26 September 2017

Tanzania: New Communication Law Must Protect Free Speech

Photo: Daily News
TCRA director general James Kilaba
opinion

If the draft Electronic and Postal Communications (Online Content) Regulations, 2017, is to pass as it is, the Tanzania Communications Regulatory Authority (TRCA) is bound to have unfettered powers to police the web.

These powers will include the ability to deregister any service provider and punishing those convicted of breaking the proposed rules by slapping them with a hefty fine of Sh5 million or a jail term of a minimum 12 months. Authorities defend the measures, arguing that the unchecked use of the cyberspace might lead to moral decadence, and endangers national security and cohesion.

But rights activists won't buy that reasoning. They say the government's intentions are to curtail people's right to free speech.

What this whole scenario shows is that the right balance must be sought. The law must be enforced and at the same time people's right to free speech must be protected.

We are aware of the fact that the Internet could be abused by rogue elements in the society. In fact, many Tanzanians have already fallen victims to cyber bullying, for example. Children have also been exposed to pornography, which is dangerous to their upbringing. And so, some kind of regulation is necessary.

People must understand that there are consequences for their posts on social media, which go against the norms. However, we must note that the regulation comes amidst an increase in the arrests of opposition and human rights activists for comments they post on social media. The regulation also comes against the backdrop of enactment of draconian media laws that reduce the free space that media houses operate in. It is for this reason that we are calling on authorities to tread carefully with the social media, and let it continue to be the platform where Tanzanians can debate freely.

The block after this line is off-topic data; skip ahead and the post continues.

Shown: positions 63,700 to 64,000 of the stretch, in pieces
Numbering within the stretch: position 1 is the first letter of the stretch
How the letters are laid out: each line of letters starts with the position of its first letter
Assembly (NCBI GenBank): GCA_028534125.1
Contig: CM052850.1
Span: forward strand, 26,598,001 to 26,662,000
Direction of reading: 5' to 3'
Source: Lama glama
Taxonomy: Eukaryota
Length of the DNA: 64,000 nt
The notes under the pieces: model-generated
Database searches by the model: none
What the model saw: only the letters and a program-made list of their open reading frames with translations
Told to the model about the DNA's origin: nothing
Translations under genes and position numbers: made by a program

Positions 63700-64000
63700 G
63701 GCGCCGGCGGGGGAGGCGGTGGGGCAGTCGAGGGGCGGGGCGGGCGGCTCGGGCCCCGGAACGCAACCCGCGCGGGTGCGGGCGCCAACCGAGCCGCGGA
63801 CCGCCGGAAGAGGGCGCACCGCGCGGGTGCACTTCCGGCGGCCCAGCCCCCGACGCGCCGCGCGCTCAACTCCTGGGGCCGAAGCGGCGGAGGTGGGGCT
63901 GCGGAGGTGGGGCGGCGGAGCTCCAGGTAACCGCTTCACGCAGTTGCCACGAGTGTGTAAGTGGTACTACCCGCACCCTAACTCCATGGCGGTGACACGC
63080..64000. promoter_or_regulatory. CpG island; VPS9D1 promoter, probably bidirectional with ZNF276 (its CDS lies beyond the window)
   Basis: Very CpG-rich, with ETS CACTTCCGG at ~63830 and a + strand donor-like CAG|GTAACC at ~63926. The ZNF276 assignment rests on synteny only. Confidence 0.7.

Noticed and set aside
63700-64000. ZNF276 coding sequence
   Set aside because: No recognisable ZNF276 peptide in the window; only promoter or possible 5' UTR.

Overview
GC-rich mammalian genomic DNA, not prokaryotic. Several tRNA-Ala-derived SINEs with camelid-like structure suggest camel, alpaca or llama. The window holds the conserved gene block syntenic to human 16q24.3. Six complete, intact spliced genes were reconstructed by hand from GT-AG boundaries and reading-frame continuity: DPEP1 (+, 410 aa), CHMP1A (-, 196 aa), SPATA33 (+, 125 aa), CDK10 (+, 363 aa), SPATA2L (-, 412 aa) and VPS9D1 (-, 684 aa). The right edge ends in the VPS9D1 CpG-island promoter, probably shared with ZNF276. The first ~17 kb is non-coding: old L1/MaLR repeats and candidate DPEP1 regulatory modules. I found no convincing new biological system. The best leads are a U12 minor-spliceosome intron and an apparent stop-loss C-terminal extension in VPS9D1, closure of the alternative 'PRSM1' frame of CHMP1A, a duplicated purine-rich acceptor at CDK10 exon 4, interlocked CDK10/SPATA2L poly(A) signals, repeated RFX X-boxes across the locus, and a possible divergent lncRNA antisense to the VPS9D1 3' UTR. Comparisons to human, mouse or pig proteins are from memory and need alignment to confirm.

Social media is a positive thing that if used properly can increase help spead up development in our country. The best approach should, therefore, be providing citizens with education so that they act responsibly.

The law should seek to create a culture where citizens practice responsible freedom rather than live in a state of fear and hypocrisy.

Kudos for Tanzanite EPZ

The government has started constructing the Mirerani Economic Processing Zone, which will include a processing facility and a market for the gemstones. Sh400 million has already been set aside for the construction of infrastructure on a 530-hectare piece of land. The construction of EPZ comes days after President John Magufuli ordered a fence to be built to surround the mines in Simanjiro District, Manyara Region.

The aim of the wall and the EPZ is to ensure the government gets its fare share of taxes and royalties. Reports have indicated that other countries have been gaining more foreign exchange exporting Tanzanite than Tanzania. This is because they have been processing the raw gemstones and exporting. The government's move to start the EPZ in Mirerani is commendable.

Everything must be done, within the confines of the law, to ensure that Tanzania benefits from its resources. This is also why the idea of constructing the wall to surround the gemstones mines is a good idea as far as curbing smuggling is concerned. We, however, caution that protecting our natural resources should not be used as an excuse to harass investors, both local and foreign. Our law enforcement officers, tasked with overseeing the operations in mines should treat investors professionally.

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